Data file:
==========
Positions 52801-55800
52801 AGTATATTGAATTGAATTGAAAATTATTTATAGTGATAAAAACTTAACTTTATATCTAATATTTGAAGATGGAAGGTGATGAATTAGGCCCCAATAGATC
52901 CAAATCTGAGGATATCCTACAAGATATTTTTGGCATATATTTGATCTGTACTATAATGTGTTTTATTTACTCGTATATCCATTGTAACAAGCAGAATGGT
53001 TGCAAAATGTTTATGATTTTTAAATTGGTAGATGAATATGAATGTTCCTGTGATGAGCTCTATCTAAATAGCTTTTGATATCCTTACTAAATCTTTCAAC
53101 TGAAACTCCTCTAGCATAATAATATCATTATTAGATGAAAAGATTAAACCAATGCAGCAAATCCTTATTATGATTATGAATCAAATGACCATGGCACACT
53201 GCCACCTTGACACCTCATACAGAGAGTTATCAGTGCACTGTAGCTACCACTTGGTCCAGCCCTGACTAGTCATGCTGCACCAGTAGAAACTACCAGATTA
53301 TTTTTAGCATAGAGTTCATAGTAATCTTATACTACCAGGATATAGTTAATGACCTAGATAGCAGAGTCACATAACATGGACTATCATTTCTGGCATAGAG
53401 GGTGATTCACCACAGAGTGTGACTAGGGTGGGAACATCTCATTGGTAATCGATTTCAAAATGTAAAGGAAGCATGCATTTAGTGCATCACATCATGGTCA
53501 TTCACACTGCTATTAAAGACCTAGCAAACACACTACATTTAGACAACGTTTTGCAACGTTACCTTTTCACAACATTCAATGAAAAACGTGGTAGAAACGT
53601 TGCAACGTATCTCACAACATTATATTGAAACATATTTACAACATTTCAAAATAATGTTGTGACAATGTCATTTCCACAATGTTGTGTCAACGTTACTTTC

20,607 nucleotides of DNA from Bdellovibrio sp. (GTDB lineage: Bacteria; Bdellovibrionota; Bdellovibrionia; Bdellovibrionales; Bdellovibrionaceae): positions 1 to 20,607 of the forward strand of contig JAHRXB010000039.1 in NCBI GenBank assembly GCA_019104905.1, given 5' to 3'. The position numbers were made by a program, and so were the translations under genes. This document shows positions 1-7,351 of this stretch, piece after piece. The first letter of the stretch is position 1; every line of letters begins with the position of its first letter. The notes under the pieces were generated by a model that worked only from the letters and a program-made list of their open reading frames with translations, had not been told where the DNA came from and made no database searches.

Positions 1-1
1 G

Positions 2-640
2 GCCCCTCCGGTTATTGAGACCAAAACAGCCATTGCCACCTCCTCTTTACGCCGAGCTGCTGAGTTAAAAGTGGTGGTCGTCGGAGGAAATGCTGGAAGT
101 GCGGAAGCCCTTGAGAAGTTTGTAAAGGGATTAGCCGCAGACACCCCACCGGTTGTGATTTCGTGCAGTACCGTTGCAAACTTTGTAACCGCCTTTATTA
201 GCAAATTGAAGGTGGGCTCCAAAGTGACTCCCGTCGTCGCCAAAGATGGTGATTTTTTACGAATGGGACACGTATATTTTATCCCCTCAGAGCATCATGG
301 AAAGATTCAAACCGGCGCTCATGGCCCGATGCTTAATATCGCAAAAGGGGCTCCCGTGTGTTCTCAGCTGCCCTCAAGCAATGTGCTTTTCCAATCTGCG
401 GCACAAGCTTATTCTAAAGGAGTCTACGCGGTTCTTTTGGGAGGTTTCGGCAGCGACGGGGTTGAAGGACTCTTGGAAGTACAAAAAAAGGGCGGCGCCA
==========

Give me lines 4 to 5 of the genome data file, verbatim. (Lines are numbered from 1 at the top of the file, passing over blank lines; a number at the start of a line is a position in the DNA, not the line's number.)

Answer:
53001 TGCAAAATGTTTATGATTTTTAAATTGGTAGATGAATATGAATGTTCCTGTGATGAGCTCTATCTAAATAGCTTTTGATATCCTTACTAAATCTTTCAAC
53101 TGAAACTCCTCTAGCATAATAATATCATTATTAGATGAAAAGATTAAACCAATGCAGCAAATCCTTATTATGATTATGAATCAAATGACCATGGCACACT